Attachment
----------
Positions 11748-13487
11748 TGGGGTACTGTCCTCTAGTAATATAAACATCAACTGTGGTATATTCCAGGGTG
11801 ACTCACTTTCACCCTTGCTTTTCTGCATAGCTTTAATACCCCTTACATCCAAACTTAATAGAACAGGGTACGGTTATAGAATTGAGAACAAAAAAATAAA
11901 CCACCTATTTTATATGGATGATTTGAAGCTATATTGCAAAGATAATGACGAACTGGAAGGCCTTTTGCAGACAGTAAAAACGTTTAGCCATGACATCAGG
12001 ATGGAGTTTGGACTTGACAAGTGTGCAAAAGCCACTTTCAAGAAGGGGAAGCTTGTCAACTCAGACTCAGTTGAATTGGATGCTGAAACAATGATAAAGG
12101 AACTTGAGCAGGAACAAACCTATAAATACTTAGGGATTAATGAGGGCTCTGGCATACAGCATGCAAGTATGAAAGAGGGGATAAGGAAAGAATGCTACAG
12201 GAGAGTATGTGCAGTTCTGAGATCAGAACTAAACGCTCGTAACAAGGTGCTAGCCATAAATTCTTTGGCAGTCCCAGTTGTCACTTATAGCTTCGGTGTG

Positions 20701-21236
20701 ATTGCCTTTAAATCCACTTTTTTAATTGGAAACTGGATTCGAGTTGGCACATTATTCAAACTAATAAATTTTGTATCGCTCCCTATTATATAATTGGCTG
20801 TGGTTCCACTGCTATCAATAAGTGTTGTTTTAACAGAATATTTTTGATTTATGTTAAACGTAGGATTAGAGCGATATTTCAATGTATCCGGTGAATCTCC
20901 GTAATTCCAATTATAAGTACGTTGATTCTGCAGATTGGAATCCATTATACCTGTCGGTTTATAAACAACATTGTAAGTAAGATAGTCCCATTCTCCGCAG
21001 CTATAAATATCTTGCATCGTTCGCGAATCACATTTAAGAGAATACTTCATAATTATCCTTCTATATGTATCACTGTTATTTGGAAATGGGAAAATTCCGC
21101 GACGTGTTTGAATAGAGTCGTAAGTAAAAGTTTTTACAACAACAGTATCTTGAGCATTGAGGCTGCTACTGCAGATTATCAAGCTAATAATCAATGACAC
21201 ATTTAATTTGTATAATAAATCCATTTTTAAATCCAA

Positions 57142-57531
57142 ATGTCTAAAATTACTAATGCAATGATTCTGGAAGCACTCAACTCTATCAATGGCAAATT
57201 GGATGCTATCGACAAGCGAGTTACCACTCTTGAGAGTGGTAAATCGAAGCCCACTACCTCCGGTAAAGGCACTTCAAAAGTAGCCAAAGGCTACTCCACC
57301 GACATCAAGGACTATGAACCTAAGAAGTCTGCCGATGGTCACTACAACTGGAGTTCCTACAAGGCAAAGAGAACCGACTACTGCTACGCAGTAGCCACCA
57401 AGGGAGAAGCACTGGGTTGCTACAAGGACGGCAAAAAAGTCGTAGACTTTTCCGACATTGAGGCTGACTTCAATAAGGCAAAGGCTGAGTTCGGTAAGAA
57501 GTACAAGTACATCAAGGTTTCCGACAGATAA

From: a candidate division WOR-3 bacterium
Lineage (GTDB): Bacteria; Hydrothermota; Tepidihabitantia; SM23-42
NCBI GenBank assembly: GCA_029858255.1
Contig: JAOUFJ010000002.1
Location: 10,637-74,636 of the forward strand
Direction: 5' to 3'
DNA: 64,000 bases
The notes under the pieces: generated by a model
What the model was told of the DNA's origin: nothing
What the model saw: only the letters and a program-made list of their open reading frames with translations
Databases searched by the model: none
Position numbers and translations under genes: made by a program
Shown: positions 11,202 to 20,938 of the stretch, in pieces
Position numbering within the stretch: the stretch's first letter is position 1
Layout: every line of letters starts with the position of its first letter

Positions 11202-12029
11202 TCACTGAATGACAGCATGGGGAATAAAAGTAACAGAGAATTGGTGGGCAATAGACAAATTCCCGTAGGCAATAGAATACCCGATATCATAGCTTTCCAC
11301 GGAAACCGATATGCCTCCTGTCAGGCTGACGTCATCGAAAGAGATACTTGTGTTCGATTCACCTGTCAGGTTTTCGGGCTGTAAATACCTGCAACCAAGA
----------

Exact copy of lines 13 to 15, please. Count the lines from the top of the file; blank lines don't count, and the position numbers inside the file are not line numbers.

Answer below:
21101 GACGTGTTTGAATAGAGTCGTAAGTAAAAGTTTTTACAACAACAGTATCTTGAGCATTGAGGCTGCTACTGCAGATTATCAAGCTAATAATCAATGACAC
21201 ATTTAATTTGTATAATAAATCCATTTTTAAATCCAA

Positions 57142-57531